It’s looking more likely Gov. Linda Lingle will run out of time before deciding whether to approve the city’s planned $5.5 billion elevated commuter rail project.
The governor must sign off on the project before construction can begin. She leaves office Dec. 6 and is waiting for a financial review that has yet to begin and could take three months to complete.
"So this is not going to happen any time soon and perhaps not even while my term in office is still going on," Lingle said yesterday after Sen. Daniel Inouye begged her to authorize the plan.
Inouye said the state could lose a promised $1.55 billion in federal funds if construction doesn’t begin soon on the 20-mile, east Kapolei to Ala Moana elevated rail line.
"The finances are in line and my concern is, seriously, the $1.55 billion is not really in the bank unless we use it as soon as possible," Inouye said. "Remember, we’re still in an economic crunch and there are 49 other states with equal concerns."
"I am begging the governor, if everything is in line, please, for the sake of Hawaii, sign the paper."
Inouye spoke at a morning news conference.
Lingle, asked for her reaction at a midday event, said, "It may end up being more appropriate for the next governor to make this decision since they will really have to live with the result. We’ll make certain that we’ve done all the due diligence … we’ve done an objective financial analysis so the next person can really take a good look at it."
If Lingle doesn’t make a decision before leaving office, the issue would fall to one of her three likely successors: former U.S. Rep. Neil Abercrombie, Lt. Gov. Duke Aiona or former Mayor Mufi Hannemann. All say they support mass transit, but they have differing opinions on the current plan.
Hannemann, who has said the state’s financial review is not needed, would expedite rail if elected, said Carolyn Tanaka, a spokeswoman for the Hannemann campaign. Aiona campaign spokesman Travis Taylor said Aiona would wait for the state’s financial review to be completed before deciding whether to approve the project. Abercrombie said yesterday he was prepared to approve the project’s EIS on his first day, if all relevant standards are met.
Lingle said that, in addition to the financial review that has not been done, she cannot sign off on rail now because the project’s environmental impact statement is still being reviewed by the state Office of Environmental Quality Control. That agency is reviewing whether public comments, which were to be accepted through today, are adequate, Lingle said.
In February, Lingle said the rail’s financial plan was "shaky at best" and required a thorough review.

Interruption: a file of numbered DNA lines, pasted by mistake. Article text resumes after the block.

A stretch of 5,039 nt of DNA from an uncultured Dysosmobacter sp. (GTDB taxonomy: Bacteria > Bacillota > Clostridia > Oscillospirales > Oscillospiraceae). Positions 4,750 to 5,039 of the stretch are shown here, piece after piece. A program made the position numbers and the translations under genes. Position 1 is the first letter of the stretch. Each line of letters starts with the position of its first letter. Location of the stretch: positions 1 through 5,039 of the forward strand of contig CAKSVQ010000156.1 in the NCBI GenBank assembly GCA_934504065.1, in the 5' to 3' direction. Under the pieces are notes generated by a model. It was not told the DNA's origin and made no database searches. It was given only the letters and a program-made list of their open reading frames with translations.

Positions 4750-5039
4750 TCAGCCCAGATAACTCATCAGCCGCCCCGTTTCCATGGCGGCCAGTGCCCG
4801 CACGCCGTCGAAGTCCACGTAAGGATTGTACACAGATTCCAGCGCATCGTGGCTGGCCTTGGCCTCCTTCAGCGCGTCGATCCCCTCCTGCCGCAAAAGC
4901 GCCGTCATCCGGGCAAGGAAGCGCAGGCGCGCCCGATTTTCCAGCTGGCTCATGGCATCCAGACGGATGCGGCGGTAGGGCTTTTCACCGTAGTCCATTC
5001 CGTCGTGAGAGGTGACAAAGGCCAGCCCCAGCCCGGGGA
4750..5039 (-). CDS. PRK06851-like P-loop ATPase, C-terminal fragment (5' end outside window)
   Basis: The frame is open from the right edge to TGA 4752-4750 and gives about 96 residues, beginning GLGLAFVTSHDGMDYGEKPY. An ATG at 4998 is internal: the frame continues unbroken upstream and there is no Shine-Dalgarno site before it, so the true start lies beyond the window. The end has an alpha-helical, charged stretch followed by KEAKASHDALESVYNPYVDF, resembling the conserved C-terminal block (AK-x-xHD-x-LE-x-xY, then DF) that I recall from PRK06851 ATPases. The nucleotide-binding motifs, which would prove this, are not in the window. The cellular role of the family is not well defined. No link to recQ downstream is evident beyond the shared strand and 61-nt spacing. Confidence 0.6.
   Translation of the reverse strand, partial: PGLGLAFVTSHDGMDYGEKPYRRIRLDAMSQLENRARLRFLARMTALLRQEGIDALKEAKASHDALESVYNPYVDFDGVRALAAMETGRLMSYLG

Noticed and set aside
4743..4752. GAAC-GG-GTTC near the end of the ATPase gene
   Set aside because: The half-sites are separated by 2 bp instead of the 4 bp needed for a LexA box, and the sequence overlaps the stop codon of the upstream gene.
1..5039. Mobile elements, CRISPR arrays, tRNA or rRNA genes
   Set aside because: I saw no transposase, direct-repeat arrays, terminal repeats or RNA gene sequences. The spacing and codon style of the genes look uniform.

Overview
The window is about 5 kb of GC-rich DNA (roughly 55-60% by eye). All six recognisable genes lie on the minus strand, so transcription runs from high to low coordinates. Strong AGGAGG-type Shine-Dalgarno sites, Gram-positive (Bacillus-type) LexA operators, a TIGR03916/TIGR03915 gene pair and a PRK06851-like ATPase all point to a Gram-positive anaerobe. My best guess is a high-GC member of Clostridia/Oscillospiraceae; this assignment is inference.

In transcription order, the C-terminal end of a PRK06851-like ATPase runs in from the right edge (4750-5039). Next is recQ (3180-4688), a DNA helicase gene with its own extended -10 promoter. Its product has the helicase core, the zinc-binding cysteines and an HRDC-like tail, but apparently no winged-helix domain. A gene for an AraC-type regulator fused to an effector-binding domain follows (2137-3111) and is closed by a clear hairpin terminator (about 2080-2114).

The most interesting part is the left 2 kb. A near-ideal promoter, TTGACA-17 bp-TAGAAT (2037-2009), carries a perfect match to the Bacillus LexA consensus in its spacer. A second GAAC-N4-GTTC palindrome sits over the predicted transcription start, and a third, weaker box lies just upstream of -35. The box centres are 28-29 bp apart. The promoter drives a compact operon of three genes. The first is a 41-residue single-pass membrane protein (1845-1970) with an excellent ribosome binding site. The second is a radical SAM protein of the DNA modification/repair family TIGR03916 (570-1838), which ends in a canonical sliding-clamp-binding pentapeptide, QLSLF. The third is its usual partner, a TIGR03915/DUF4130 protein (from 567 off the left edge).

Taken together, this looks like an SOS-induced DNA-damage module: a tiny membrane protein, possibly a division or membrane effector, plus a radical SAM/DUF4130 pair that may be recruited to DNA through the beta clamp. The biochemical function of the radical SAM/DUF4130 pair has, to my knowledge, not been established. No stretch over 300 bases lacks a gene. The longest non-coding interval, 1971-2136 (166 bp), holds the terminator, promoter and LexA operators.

The governor set the financial review process in motion in March when the state Department of Transportation initiated a search for a consultant to analyze cost and revenue estimates. Five months later, the state has found a company to do the review but hasn’t yet finalized the contract. Once it is signed, the company doing the review will have up to three months to finish the analysis.
State Transportation Director Brennon Morioka said the contract should be completed soon. The contract award was delayed by about six weeks because the state could not come to terms with the top-ranked bidder and eventually went with another company, he said. The name of the company conducting the financial review will not be released until the contract is signed.
The delay in the governor’s approval means construction might not begin until December at the earliest. December would be one year later than originally scheduled. City transportation officials say a one-year delay could result in increased inflation-related costs, but should not prevent the start of limited service in 2013 as planned.
The project was already delayed by a federal review of environmental effects as well as concerns about the train’s impact on runway safety zones at Honolulu Airport.
The city is trying to mitigate the effects of the delay by proceeding with preliminary engineering work, said Toru Hamayasu, deputy director of the Department of Transportation Services.
Still, delays have the potential to raise material and labor costs, Hamayasu said.
Hamayasu noted the $5.5 billion budget includes $1 billion in reserves for contingencies, which will help absorb any cost related to the delayed start.
"One of the primary reasons for including a substantial contingency in the project cost is to address delay and inflation beyond what is reasonably forecasted," Hamayasu said in an e-mail to the Star-Advertiser.
Lingle’s decision to have the city’s financial plan analyzed was prompted in part by a drop in the tax revenue needed to pay the city’s portion of project costs.
The city has discussed using federal bus money and general fund money to cover costs associated with building rail.
The money collected from the rail tax has been falling short of original predictions in recent years due in part to the economic slowdown. During the 12 months ended in March the city nearly met a lowered target of $164 million in collections.
Through the first seven months of this year, collections were down 3.7 percent from a year ago at $89.5 million. That excludes a 10 percent administrative fee retained by the state, which is responsible for collecting the tax.
Hamayasu noted that collections have been highly volatile, making them difficult to predict. The city is closely monitoring them and is in the process of obtaining an independent collection forecast, he said.
The project’s current forecast was conducted by rail contractor Parsons Brinckerhoff. Both the Federal Transit Administration and Lingle have requested that forecasts be conducted by an independent party.